Witnessing another person’s physical pain registers more quickly in the brain than compassion for social or psychological pain, but the latter leaves a much longer-lasting impression.

New brain-imaging research showed an almost immediate “wince” reaction to seeing someone’s physical pain. By contrast the brain took 6 to 8 seconds to respond to stories about social or psychological pain — a very long time considering that neurons fire within milliseconds. However, the brain’s response to social or psychological situations lingered for much longer than the response to physical pain. That may suggest a more complex thought process, compared to the instinctive evolutionary reaction to physical pain.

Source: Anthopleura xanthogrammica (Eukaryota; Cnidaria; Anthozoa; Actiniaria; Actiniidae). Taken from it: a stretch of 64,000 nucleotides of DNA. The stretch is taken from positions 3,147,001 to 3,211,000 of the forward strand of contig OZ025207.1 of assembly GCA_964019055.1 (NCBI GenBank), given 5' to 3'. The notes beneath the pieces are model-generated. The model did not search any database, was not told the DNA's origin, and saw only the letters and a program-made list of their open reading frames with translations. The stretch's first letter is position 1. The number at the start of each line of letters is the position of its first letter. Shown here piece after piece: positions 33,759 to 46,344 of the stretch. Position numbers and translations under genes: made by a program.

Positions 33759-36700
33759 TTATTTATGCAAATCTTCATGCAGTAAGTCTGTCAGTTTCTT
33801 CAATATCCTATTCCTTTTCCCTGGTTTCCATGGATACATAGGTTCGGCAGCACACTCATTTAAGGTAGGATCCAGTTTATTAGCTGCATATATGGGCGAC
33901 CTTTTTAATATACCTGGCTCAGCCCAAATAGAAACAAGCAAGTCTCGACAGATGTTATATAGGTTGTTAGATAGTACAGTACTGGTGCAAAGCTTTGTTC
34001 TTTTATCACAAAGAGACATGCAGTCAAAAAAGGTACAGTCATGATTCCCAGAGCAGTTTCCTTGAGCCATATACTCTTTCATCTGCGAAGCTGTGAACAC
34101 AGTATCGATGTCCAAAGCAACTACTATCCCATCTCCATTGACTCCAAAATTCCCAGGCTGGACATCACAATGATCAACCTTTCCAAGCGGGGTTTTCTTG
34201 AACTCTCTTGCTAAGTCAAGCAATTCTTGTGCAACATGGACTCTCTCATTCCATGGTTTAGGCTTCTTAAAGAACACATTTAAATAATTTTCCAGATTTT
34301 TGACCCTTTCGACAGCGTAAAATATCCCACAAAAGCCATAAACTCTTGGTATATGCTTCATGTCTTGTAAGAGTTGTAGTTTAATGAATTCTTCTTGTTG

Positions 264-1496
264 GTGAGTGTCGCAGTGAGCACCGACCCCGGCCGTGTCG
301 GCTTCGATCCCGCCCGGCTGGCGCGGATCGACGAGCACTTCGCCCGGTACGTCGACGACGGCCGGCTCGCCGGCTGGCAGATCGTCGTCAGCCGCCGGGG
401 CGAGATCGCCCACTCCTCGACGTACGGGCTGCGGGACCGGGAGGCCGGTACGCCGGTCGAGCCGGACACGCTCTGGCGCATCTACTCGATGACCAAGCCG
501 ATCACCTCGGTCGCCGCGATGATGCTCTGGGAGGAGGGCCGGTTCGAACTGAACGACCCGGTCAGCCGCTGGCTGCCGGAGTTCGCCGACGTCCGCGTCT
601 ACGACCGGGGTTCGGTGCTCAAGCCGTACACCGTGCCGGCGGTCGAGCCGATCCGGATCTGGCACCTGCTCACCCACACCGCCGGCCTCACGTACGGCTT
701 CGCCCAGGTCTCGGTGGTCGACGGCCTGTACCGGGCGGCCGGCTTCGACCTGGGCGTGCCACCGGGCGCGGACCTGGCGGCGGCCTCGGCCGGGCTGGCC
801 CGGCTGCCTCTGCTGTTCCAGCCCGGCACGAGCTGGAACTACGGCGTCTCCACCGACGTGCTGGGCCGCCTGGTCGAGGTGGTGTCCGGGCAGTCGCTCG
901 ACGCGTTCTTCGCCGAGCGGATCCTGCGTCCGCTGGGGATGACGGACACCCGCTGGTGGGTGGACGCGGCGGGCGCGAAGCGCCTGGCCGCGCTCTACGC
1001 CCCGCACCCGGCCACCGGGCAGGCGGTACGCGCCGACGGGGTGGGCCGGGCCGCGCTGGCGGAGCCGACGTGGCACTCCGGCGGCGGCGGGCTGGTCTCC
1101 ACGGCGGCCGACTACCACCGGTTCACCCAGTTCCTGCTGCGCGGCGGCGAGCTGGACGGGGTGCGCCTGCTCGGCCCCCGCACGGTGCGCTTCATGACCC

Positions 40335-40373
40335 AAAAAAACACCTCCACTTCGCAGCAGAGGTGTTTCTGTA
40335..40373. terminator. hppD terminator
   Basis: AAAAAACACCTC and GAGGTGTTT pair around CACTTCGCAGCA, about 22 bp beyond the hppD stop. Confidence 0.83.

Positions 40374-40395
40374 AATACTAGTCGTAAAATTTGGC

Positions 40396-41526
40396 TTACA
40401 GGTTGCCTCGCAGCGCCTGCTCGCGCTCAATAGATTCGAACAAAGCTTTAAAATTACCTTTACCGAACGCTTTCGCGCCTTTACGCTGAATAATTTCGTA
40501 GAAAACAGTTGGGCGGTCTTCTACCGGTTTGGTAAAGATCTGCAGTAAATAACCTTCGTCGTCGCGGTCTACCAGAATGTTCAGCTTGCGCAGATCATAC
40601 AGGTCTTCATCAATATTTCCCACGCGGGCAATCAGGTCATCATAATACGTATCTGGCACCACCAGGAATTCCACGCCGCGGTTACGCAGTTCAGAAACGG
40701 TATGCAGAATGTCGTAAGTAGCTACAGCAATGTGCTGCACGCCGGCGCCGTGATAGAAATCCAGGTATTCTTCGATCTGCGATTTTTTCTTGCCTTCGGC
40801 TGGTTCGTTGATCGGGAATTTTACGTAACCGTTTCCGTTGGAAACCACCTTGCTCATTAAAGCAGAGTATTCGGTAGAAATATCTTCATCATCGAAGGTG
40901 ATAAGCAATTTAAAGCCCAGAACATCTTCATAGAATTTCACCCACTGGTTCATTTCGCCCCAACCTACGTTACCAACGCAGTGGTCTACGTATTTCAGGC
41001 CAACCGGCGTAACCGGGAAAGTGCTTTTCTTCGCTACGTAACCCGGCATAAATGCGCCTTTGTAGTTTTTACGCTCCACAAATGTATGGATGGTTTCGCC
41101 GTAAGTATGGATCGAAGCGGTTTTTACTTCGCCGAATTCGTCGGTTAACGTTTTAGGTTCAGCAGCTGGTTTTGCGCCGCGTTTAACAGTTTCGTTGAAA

Compassion for another person’s social or psychological pain also activated some of the same brain areas triggered by compassion for physical pain, and particularly the region responsible for gut feelings, known as the anterior insula.

“It’s almost as if we have a body in which to play out feelings about other people’s situations, but that body is subdivided between the musculoskeletal system and the gut,” Immordino-Yang noted.

The full research is detailed in the April 13 issue of the journal Proceedings of the National Academy of Sciences.

Full article:   http://www.livescience.com/culture/090417-gentle-emotions.html

By Jeremy Hsu, Staff Writer

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